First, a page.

Dilip Mahalanabis, who pioneered the use of ORS, will be awarded the Padma Vibhushan, India’s second-highest civilian award.
The government in a statement on the eve of the 74th Republic Day said Mr Mahalanabis’ efforts led to widespread use of oral rehydration system, or ORS, which is “estimated to have saved over five crore lives globally.”
Mr Mahalanabis, 87, who died in October last year, was a resident of West Bengal.
ORS is a simple, inexpensive yet effective ingenious solution, thanks to which the world has seen 93 per cent reduction in deaths caused by diarrhoea, cholera and dehydration, especially in infants and children.
The government said he demonstrated the effectiveness of ORS while serving in refugee camps during the 1971 Bangladesh Liberation War, having returned from the US to serve.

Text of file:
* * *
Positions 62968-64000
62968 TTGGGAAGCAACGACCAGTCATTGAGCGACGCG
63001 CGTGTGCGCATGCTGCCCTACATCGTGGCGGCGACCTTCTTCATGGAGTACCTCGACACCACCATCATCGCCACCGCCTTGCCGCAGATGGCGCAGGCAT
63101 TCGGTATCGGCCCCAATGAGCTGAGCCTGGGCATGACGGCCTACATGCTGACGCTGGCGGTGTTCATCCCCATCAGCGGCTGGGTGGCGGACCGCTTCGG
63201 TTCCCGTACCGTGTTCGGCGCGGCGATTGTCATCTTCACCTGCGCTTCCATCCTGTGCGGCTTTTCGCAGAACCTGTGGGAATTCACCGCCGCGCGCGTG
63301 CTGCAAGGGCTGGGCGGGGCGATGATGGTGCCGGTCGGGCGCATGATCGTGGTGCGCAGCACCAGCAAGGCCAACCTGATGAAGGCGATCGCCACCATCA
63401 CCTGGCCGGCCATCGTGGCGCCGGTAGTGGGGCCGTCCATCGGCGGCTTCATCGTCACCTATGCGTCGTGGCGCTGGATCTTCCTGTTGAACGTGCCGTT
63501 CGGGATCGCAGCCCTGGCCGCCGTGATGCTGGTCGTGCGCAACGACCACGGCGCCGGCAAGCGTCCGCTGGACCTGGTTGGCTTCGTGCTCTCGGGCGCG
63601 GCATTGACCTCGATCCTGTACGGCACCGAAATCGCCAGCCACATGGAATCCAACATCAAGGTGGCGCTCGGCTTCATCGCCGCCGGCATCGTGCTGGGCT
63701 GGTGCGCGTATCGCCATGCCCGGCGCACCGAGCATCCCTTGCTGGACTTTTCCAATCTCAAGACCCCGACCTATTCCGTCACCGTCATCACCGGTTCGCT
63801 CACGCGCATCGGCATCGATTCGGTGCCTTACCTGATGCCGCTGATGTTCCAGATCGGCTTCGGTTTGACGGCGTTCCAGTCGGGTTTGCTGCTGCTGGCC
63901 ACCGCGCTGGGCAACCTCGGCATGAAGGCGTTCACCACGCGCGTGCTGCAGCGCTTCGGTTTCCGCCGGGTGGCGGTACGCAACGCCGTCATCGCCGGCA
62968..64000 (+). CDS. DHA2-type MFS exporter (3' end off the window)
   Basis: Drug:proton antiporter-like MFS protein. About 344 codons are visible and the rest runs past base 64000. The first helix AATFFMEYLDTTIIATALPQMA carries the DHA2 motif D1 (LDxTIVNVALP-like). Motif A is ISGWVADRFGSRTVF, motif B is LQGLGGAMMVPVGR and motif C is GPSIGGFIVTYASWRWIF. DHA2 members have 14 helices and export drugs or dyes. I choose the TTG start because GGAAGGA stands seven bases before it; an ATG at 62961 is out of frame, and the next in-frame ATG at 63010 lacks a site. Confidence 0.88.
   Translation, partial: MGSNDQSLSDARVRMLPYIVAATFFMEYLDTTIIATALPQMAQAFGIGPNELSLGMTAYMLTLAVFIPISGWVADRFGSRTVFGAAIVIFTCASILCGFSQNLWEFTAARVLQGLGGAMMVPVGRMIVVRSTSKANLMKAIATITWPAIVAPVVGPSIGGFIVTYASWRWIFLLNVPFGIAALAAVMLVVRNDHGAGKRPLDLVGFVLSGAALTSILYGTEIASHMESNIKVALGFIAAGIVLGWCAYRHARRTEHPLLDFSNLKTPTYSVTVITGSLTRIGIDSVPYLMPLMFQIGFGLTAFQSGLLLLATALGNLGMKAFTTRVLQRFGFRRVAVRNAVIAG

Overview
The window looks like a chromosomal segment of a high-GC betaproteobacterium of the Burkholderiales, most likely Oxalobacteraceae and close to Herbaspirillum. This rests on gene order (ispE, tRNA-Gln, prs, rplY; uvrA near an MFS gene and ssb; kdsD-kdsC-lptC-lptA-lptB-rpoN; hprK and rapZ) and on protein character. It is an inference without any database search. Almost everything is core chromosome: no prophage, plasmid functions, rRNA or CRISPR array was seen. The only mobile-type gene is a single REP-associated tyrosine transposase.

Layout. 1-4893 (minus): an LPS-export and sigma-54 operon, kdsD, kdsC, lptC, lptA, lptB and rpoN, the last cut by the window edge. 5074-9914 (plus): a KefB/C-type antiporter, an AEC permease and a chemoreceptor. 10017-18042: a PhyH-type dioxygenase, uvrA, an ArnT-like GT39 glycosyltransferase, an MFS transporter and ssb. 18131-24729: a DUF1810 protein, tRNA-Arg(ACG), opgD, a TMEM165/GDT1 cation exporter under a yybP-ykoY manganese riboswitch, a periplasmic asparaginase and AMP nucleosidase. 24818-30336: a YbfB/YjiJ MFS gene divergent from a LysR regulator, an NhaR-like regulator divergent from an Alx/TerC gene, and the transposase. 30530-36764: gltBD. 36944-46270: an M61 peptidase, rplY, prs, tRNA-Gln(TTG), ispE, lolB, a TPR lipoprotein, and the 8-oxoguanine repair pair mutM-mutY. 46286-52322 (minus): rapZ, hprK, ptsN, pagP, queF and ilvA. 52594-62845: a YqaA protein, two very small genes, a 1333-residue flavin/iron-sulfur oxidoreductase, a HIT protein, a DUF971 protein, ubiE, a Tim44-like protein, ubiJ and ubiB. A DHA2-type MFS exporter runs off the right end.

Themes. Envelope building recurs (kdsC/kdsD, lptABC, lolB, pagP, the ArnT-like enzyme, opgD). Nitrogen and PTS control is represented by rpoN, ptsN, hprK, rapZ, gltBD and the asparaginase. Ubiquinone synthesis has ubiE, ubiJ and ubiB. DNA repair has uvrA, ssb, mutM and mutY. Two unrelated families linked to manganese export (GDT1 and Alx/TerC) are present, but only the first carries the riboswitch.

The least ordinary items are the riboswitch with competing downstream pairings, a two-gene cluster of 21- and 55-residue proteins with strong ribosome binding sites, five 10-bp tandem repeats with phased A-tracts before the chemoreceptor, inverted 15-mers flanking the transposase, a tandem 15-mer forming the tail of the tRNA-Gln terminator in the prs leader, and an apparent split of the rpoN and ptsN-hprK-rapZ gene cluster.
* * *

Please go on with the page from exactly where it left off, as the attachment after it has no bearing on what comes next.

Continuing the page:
The others are Ratan Chandra Kar, a retired government doctor from the Andamans; Hirabai Lobi, a Siddi tribal social worker; Munishwar Chander Dawar, a war veteran and doctor from Jabalpur; Ramkuiwangbe Newme, a Naga social worker; VP Appukuttan Poduval, a freedom fighter from Payyanur; Sankurathri Chandra Sekhar, a Kakinada based social worker; Vadivel Gopal and Masi Sadaiyan, expert snake catchers from Irula tribe; Tula Ram Upreti, a 98-year-old self-sustained small farmer; Nekram Sharma, an organic farmer from Mandi; Janum Singh Soy, a tribal Ho language scholar; Dhaniram Toto, a Toto (Dengka) language preserver; B Ramakrishna Reddy, an 80-year-old linguistics professor from Telangana, among others.
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